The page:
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Lawmakers skeptical that recreational pot will pass in session

The future appears hazy for legalizing recreational marijuana in Maryland in the coming legislative session.

A 19-member legislative work group has been tasked with taking a deep dive on how Maryland might go about legalizing recreational cannabis as well as issues related to employment, criminal justice, social equity and even the medical cannabis industry.

Del. Vanessa Atterbeary. (File Photo)

“When we talked about the numbers, that was pretty eye-opening,” Del. Vanessa Atterbeary said about tax revenues after a trip to Colorado to learn about how legal recreational marijuana works there. ” People were expecting to have large numbers generated, and that just isn’t so.” (File Photo)

Instead of a recommendation for a bill, members of the work group say it is more likely they ultimately will produce a report containing a statement of general consensus on a number of issues, including racial diversity in the industry and expungement of criminal records for at least some convicted of possession charges.

“I think we still have some work to do,” said Del. Kathleen Dumais, D-Montgomery and co-chair of the legislature’s Marijuana Legalization Work Group.

Currently, 11 states and the District of Columbia have broadly legalized adult use of marijuana for recreational purposes. Most have done so by ballot initiative. Most recently, Illinois became the first state to do so via the legislative process.

But Dumais and other lawmakers in Maryland say a number of complicated issues remain impediments to legalization, including employment, workers compensation, driving under the influence, how licenses would be distributed as well as diversity issues and criminal record expungement.

The Maryland General Assembly has considered a number of bills over the years that would legalize recreational use of the drug

“It’s not a matter of we’ll wave our magic wand and just legalize it,” Dumais said.

A  legalization bill isn’t out of the question in the 2020 session. Dumais and other lawmakers, however, say passage could happen in 2021 or maybe 2022, before the election.

“I would have said a year ago that we were on the verge of having it,” said Del. David Moon, D-Montgomery and a member of the work group.

“Given the pace that we’re going, I’d be very surprised if we get a recommendation and a bill out in the next session,” said Moon, who has sponsored legalization legislation in past sessions. “But the session after that is very doable.”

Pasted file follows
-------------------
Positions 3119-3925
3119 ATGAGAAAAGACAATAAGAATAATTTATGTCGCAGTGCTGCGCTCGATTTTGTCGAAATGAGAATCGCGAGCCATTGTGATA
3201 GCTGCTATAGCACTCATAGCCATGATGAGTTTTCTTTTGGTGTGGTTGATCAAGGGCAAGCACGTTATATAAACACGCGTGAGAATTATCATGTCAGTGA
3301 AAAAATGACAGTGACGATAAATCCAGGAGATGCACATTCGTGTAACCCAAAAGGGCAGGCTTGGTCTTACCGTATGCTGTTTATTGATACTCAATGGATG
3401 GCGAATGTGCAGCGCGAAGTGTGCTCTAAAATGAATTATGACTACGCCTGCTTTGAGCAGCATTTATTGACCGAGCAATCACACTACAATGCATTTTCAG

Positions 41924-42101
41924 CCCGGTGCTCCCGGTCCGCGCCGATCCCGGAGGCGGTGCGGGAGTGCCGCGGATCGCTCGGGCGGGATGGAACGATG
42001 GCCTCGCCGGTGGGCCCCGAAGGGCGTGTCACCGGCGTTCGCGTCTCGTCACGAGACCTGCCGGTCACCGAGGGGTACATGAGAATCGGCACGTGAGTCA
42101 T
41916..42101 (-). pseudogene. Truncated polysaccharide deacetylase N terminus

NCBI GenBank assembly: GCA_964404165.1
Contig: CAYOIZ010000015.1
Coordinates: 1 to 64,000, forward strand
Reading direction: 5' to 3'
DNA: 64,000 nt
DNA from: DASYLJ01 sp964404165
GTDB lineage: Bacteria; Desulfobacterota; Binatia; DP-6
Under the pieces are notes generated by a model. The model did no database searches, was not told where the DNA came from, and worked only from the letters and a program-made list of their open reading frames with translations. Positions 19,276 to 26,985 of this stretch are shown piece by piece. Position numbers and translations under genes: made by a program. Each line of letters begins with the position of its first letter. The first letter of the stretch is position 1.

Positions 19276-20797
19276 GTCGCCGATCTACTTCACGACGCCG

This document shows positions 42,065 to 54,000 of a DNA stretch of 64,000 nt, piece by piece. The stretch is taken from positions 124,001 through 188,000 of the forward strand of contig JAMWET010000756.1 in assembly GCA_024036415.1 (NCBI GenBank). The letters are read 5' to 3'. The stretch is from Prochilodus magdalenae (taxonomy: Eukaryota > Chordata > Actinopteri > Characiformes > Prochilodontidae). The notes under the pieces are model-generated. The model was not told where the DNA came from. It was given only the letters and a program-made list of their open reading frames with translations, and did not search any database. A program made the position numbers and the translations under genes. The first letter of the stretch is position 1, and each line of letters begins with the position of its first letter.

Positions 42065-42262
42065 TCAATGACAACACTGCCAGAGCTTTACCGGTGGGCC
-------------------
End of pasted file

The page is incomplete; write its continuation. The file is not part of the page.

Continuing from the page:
Moon rejected talk that legalization might not happen before the end of the current term in 2022.

“I would resist doing it over that length of time,” Moon said. “I don’t think we’re going to get any magical insight by doing that.”

Despite Moon’s enthusiasm, a number of members of the work group say the effort will take more time.

“It’s been a slow roll, and I think it should be a slow roll,” said Del. Robin Grammer, R-Baltimore County and a member of the work group. “It’s a complicated issue and there’s a lot of value to taking your time.”

Work group’s progress

The work group, despite being formed during the legislative session, was slow to organize and even slower to meet. Most of the work has been done in smaller groups.

The panel has met in full three times, while four subcommittees focusing individually on minority participation, licensing and taxation, criminal justice and health have also met a handful of times each.

A number of work group members said they were unaware of what other subcommittees were working on outside of their own.

Some were hopeful that an expansion of education spending over the next decade would entice lawmakers.

“This is not about the money,” said Sen. Andrew Serafini, R-Washington and a member of the panel.

Serafini, who is also a member of the Senate Budget and Finance Committee, said that the revenue to the state likely won’t amount to much and that it would take several years to determine what a mature market looks like. In the end, lawmakers are left with a number of questions.